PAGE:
Super human endurance
This race certainly deserves its title as the ‘World’s Toughest Bike Race’. Perhaps the progress, ticking off the miles and time stations, belies how tough this is. Each pedal stroke is a battle and a bit of a victory.
So far on the road we have seen a couple of cases of ‘Schermers Neck’ where the neck muscles are no longer able to support the head. To make sure the riders can see the road there are all sorts of neck braces and improvised contraptions to support the head.
We have also seen the withdrawal from the race of several riders including Team Fat Boy on Wheels. This is the rider who suffered a fit as a result of the heat and who Erica was able to help until the ambulance arrived. This team had stayed with us at the same hotel in Oceanside so we’d been comparing notes with the crew on getting ready to race. We’d also seen them several times on the road and they were parked next to us when their rider had his fit. We are so sorry his race has ended this way and wish him the best for his recovery.
There is almost a sense of becoming accustomed or desensitised to what the riders are going through. The crew, focusing on the practicalities of supporting Shu and cheering on other riders, almost forget how extraordinary it is to ride solidly through desert and the Mountains for 5 days.
Then, every now and again, the enormity of it hits you. You feel guilty turfing her out of the RV at 2am into the pitch black and cold of a Safeway car park. This morning she woke up after a sleep break feeling nauseous, tired, cold and in pain with her knees and an injury to her groin and these are just the most severe aspects on top of the general muscle fatigue, pain in her feet and sleep deprivation.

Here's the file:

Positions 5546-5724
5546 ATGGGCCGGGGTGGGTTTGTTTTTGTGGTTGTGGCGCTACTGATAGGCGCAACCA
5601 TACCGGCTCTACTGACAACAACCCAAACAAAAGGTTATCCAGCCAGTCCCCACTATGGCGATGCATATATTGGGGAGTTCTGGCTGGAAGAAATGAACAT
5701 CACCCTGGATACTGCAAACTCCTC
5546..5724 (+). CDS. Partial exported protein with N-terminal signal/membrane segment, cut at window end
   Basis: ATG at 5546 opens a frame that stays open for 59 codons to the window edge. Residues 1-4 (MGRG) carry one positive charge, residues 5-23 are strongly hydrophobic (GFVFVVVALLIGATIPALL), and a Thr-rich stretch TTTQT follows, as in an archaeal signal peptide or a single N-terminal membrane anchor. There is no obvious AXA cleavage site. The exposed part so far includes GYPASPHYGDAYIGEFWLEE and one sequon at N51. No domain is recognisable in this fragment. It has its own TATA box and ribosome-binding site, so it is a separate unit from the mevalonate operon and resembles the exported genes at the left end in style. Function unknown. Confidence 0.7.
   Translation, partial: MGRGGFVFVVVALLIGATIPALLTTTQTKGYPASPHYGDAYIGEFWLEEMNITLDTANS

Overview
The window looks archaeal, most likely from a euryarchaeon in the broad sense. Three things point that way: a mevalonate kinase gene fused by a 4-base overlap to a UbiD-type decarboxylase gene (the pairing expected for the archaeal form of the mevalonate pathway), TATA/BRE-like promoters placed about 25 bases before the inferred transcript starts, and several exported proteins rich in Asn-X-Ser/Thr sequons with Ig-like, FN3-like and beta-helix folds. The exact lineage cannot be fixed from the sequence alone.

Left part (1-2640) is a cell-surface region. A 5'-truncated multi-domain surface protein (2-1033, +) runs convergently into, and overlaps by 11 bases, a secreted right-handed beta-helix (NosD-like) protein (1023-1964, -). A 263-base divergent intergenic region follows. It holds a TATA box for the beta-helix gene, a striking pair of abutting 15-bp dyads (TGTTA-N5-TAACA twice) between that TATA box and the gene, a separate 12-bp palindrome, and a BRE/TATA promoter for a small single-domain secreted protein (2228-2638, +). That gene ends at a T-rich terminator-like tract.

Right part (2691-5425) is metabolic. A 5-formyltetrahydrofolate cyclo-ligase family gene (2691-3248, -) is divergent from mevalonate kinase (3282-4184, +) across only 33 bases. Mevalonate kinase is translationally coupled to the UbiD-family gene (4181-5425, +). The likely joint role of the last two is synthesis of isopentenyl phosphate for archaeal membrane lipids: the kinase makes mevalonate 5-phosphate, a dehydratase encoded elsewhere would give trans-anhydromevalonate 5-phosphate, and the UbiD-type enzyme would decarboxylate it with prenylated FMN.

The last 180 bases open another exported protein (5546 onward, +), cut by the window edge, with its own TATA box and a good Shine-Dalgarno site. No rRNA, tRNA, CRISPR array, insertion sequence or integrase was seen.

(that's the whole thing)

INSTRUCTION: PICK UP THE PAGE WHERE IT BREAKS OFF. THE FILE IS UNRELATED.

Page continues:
She left this morning worried her knees wouldn’t warm up and start to work. Riding at night is a challenge in itself; last night was cold and it is difficult for the riders to stay awake. Even though riding in the light of the car headlights and lights on the bike visibility is still reduced and perhaps reaction times too due to fatigue and sleep deprivation. This is also the time where the emotions can be toughest to deal with, and the brain can play tricks. On previous endurance races Shu has suffered with hallucinations which can be really unpleasant and scary for her.
The crew are looking out for anything which indicates potential problems including wobbles on the bike and talking to her regularly on the radio. If she starts to look or sound sleepy we try to get her to talk to us.
The nausea makes it difficult for Shu to eat, which is a serious concern as keeping her fuelled and hydrated is key. We think she may have had too much fructose a couple of times too which creates too much acid for her stomach and again makes keeping up the fuelling strategy difficult.
The time off the bike is really limited. Shu is getting very short breaks during a ride where we might pause with the bike to change drinks or clothing. Here she is simply putting a foot down but staying with the bike.
Then there is a break for solid food where Shu can sit down in a camping chair or in the car for between 15 to 30 mins and perhaps including a 10 min power nap. The longer two to three hour breaks, where Shu lies down for sleep, solid food and maybe a massage or medical care are much more infrequent.
We know that we are here to do a job for Shu, and that she is completely committed to the race. So we try to remember this when putting her back on the bike and pushing her onwards. The race is entirely consuming for all concerned. The crew barely think of anything other than RAAM and getting Shu to Annapolis.
It is in the 2am starts, and riding through the night or fighting against a headwind, climbing a mountain, or ignoring the pain in her feet and groin that we really see the scale of Shu’s determination.